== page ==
This is an English surname that means “violent”. Literally.

African American last names

Frederick Douglass

Frederick Douglass

Now, in my ignorance of African-American history (remember, I’m a Nigerian) I thought that black American last names were the last names of the slave owners of their ancestors. In which case I thought, “Why not just change the name?”

I when I was a kid, I used to think, “Whoever Mr. Williams was, he must have owned a ton of slaves.”

I remember watching two separate movies or documentaries about Muhammad Ali and Malcom X when I was a child, where they called their previous names their “slave name.” This is probably where my misunderstanding came from. Fortunately, I was wise enough to keep this misunderstanding to myself, as not to offend anyone.

In fact, most emancipated slaves did change their names according to the research I’ve done. You can often find the same family bearing a different name in 1880 than they did in 1870. Some slaves did take their former master’s name but only if there was some benefit to it. Most picked new last names that they fancied, or names of popular presidents, or something like “Freeman” to signify their new status.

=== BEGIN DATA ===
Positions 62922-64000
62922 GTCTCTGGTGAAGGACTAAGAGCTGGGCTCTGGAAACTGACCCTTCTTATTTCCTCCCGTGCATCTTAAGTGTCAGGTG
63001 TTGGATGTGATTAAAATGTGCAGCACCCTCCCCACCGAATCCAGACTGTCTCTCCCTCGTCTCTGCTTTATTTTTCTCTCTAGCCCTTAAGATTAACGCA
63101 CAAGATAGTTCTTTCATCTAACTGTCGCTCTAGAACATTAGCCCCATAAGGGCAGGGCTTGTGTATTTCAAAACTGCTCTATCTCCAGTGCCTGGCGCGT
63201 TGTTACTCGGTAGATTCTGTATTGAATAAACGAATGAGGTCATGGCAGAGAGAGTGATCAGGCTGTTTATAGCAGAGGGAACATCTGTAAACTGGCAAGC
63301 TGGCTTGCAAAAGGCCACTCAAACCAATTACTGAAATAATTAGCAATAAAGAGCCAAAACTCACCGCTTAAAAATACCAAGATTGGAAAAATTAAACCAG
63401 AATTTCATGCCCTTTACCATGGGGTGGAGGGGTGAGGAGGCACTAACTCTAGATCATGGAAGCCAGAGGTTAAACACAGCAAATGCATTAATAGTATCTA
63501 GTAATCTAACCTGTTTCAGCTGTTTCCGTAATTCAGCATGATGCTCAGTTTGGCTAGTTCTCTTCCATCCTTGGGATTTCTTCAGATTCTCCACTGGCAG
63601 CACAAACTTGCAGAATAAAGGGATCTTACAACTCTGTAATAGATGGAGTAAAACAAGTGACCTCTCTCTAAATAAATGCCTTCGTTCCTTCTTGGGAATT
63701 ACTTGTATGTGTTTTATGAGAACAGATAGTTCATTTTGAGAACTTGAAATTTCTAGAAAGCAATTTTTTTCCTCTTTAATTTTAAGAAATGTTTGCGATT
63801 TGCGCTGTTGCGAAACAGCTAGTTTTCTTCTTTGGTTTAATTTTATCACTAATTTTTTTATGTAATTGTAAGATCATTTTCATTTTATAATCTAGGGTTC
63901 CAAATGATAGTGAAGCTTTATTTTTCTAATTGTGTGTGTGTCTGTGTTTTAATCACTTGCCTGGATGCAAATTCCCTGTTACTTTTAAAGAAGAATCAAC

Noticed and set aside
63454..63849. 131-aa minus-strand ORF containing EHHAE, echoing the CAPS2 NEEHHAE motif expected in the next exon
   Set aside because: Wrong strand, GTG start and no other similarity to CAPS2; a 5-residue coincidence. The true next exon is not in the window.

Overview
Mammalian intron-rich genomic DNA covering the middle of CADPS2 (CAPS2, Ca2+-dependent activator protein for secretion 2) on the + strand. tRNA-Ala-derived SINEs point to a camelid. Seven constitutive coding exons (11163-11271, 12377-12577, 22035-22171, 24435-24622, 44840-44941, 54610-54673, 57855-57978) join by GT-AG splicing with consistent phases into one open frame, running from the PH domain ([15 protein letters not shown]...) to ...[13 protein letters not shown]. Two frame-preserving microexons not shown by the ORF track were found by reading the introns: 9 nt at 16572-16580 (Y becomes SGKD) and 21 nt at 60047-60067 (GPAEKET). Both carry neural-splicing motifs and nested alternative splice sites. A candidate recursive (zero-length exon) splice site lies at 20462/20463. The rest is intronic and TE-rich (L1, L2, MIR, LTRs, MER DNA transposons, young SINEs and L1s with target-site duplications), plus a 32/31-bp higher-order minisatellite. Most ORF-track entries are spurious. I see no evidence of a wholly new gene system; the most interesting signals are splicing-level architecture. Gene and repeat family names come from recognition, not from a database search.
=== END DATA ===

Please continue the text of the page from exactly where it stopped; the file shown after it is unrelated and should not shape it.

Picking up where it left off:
The ten most common African American names in 2000 were: Williams, Johnson, Smith, Jones, Brown, Jackson, Davis, Thomas, Harris, and Robinson.

As religious as African Americans are, I’m surprised that more didn’t take biblical last names like Ephraim or Manasseh.

My favorite African American last name?


Africans with European names

Goodluck Ebele Jonathan, at the Annual Meeting 2013 of the World Economic Forum in Davos, Switzerland, January 23, 2013.

Goodluck Ebele Jonathan, at the Annual Meeting 2013 of the World Economic Forum in Davos, Switzerland, January 23, 2013.

Probably most confusing for me are European last names on Nigerians that aren’t (or don’t look to be) of mixed ancestry.

I look like I have some European ancestry (light complexion, heavy full beard, brown hair as a baby, less kinky hair) but a DNA test confirmed that I’m 98% West African and 100% Sub-saharan African, despite my light complexion. I don’t have a single drop of European, Asian, or any other non-African DNA.

So all the features I have, which are common among my family members and Esan tribe, evolved right in Africa.

After being repeatedly told that I don’t “look Nigerian” I should know better than to judge a book by it’s cover, but I am curious how people that look 10 times as “Nigerian” as I do have European last names.

It seems like every Nigerian last name I come across starts with with a vowel, like O, A, or E: Ovienmhada, Ojougboh, Oludigi, Oloyede, Ojukwu, Onyeabor, Adenuga, Akinlosotu, Akinduro, Amechi, Adeyemi, Akinyemi, Akinwande, Aire, Ehiemua, Ewuware, Emeka, Edosoman, Egbe, Ekhomu, Enemoh.